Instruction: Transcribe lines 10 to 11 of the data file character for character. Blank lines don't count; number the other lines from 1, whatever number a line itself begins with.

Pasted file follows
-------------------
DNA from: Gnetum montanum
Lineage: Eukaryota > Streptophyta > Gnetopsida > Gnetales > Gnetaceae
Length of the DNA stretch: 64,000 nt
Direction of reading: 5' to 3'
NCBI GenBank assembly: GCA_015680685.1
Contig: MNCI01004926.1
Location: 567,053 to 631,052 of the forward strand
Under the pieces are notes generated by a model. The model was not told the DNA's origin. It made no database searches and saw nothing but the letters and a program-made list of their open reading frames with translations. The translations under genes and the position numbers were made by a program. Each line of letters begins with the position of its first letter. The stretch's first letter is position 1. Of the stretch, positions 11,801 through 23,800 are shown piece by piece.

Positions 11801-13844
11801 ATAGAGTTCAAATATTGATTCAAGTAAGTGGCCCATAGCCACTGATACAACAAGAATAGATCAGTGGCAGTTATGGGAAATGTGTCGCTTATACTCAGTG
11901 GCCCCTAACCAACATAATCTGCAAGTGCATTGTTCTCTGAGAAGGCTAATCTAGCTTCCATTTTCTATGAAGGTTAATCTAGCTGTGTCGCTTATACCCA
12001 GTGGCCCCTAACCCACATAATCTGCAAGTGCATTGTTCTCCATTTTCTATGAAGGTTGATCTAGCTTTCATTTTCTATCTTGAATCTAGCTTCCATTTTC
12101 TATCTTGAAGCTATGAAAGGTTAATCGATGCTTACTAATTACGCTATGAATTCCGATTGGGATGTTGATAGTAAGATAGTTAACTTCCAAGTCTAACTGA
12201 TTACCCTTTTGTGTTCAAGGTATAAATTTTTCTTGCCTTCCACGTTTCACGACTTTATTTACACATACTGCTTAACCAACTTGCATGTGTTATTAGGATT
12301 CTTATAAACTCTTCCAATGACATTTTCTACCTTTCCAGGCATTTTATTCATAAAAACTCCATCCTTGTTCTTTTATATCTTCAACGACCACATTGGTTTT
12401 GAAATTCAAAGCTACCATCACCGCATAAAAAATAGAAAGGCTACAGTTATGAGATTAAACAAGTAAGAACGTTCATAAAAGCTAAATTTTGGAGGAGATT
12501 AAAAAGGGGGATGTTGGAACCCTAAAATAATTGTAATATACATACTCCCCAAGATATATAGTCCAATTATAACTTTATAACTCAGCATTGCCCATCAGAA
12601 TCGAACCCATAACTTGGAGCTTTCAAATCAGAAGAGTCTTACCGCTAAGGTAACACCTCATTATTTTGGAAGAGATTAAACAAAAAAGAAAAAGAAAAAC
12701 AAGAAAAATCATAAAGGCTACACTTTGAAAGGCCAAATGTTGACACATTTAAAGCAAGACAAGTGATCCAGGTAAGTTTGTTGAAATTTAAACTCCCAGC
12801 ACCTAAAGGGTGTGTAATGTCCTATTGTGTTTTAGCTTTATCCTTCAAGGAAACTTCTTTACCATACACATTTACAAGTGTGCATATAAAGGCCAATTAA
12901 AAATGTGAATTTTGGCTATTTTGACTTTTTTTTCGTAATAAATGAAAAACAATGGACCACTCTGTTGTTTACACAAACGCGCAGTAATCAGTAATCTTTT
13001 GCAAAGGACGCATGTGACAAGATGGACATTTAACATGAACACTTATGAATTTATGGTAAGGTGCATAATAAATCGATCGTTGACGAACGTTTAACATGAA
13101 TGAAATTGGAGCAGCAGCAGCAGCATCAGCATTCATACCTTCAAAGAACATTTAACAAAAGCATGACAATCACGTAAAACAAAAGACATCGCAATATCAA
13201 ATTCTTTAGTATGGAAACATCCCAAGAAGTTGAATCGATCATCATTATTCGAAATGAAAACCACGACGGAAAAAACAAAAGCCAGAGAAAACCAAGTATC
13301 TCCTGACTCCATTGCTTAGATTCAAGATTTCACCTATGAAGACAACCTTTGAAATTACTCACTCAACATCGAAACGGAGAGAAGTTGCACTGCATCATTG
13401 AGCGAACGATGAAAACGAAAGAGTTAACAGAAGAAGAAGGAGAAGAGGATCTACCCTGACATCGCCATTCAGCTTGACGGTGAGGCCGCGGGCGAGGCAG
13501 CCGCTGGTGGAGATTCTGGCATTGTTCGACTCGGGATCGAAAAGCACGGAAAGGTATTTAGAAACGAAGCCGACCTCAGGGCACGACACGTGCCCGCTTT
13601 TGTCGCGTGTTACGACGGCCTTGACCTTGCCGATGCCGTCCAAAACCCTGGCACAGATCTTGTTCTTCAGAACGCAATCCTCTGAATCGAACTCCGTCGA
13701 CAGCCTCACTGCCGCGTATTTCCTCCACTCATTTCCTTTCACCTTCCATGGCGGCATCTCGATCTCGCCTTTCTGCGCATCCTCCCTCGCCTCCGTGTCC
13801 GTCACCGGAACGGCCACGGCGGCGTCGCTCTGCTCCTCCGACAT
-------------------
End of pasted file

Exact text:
11801 ATAGAGTTCAAATATTGATTCAAGTAAGTGGCCCATAGCCACTGATACAACAAGAATAGATCAGTGGCAGTTATGGGAAATGTGTCGCTTATACTCAGTG
11901 GCCCCTAACCAACATAATCTGCAAGTGCATTGTTCTCTGAGAAGGCTAATCTAGCTTCCATTTTCTATGAAGGTTAATCTAGCTGTGTCGCTTATACCCA